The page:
Nerve grafts are used to repair segmental defects in peripheral nerves. However, autografts and even allografts are limited for clinical use. Xenotransplantation offers a potentially unlimited source for tissue transplantation. We have conducted a systematic review of the literature, aiming to clarify the latest and more appealing proposals and discoveries in nerve xenotransplantation. A total of 22 articles were retrieved, all of them experimentally controlled studies in animals. There are no current studies in humans. Fresh xenografts provoke an immune response that leads to graft rejection. Immunosuppressive drugs or pretreatment of the grafts are the preferred methods against immune rejection. Recently, investigative groups have proposed the use of acellular nerve xenografts, which do not elicit immune rejection while they do allow and promote axonal regeneration. The addition of human stem cells increases nerve growth. Limits to the analyzed studies are the absence of trials in humans and the short length of the nerve defects that have been successfully repaired. Further investigations and clinical trials are needed before nerve xenografting is accepted as a valid method of nerve repair.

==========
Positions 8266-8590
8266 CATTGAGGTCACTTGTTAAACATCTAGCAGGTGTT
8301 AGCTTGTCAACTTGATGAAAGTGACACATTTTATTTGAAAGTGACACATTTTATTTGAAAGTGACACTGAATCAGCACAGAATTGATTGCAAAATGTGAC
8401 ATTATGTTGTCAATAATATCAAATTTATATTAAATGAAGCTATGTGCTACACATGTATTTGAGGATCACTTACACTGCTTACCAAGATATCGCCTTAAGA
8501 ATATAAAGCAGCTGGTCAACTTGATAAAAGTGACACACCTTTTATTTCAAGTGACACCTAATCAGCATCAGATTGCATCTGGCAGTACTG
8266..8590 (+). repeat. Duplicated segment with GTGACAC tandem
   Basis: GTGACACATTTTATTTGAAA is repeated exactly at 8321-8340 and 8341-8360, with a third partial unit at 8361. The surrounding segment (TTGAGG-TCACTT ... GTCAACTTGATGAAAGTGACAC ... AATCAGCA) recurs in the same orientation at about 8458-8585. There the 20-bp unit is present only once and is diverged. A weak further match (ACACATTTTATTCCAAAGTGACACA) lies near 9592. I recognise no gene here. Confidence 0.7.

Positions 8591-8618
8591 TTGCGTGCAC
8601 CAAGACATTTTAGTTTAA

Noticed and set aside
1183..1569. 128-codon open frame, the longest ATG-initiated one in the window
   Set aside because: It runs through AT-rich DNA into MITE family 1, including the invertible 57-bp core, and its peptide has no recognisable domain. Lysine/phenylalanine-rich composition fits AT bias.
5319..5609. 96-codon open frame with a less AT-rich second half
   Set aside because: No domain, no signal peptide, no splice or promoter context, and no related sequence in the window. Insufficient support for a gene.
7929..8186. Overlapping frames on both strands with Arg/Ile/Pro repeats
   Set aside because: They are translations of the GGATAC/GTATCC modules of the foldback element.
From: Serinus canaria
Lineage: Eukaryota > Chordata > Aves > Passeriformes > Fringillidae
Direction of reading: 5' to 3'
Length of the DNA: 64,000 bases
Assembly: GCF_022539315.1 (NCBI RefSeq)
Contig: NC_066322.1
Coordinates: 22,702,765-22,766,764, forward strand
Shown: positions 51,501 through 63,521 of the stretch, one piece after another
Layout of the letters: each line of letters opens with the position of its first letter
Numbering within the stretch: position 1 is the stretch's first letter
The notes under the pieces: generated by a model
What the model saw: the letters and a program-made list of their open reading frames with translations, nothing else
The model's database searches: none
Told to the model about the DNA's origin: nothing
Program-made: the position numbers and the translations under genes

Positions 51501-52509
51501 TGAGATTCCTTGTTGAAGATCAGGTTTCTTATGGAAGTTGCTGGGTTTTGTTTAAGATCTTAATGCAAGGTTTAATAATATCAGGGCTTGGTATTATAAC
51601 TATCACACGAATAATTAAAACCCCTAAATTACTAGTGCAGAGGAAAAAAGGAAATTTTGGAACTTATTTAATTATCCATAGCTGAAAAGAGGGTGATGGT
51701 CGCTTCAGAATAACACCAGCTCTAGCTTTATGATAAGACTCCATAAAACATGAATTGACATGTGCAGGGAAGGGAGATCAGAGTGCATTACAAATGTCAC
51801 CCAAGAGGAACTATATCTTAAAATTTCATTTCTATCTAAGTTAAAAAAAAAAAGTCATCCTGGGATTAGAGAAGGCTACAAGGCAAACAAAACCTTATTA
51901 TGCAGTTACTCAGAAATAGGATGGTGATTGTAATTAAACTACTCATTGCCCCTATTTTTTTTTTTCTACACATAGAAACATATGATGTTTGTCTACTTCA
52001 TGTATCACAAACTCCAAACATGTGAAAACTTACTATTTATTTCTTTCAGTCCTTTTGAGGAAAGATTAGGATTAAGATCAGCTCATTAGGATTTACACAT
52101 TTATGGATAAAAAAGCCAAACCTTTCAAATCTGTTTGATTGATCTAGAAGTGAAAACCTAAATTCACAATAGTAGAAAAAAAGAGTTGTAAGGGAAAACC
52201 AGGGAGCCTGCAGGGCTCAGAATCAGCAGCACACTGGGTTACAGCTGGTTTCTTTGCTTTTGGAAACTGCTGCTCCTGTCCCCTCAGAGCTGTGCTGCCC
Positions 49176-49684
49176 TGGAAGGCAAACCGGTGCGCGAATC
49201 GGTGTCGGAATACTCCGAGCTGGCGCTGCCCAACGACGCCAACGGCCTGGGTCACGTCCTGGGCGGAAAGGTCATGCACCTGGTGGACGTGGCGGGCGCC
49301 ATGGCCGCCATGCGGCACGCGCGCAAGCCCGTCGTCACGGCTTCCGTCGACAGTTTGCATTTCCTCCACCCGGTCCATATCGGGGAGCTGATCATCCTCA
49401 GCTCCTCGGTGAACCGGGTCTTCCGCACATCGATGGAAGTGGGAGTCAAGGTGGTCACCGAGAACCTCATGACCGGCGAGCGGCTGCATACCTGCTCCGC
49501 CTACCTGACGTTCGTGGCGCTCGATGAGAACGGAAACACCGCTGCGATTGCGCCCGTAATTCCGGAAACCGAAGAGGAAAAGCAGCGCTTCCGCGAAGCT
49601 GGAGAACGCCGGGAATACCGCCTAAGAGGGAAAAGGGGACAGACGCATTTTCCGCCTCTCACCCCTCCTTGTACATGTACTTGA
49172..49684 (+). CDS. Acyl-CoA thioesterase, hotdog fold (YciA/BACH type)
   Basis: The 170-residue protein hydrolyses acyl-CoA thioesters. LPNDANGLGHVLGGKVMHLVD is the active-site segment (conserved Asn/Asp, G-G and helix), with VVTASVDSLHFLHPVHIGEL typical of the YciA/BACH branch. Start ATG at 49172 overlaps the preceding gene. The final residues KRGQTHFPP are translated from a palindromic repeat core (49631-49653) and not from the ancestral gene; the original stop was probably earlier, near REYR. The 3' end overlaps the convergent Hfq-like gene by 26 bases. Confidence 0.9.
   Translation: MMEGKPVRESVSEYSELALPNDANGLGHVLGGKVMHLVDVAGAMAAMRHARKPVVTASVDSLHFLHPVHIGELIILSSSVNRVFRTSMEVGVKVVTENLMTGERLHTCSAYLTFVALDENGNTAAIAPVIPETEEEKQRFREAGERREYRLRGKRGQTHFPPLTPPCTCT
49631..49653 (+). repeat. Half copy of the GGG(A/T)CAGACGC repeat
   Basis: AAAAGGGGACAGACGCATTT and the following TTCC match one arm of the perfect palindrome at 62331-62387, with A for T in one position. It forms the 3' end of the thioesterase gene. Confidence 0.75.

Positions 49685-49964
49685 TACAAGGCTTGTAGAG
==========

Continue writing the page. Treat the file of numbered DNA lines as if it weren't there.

Part of the book: Xenotransplantation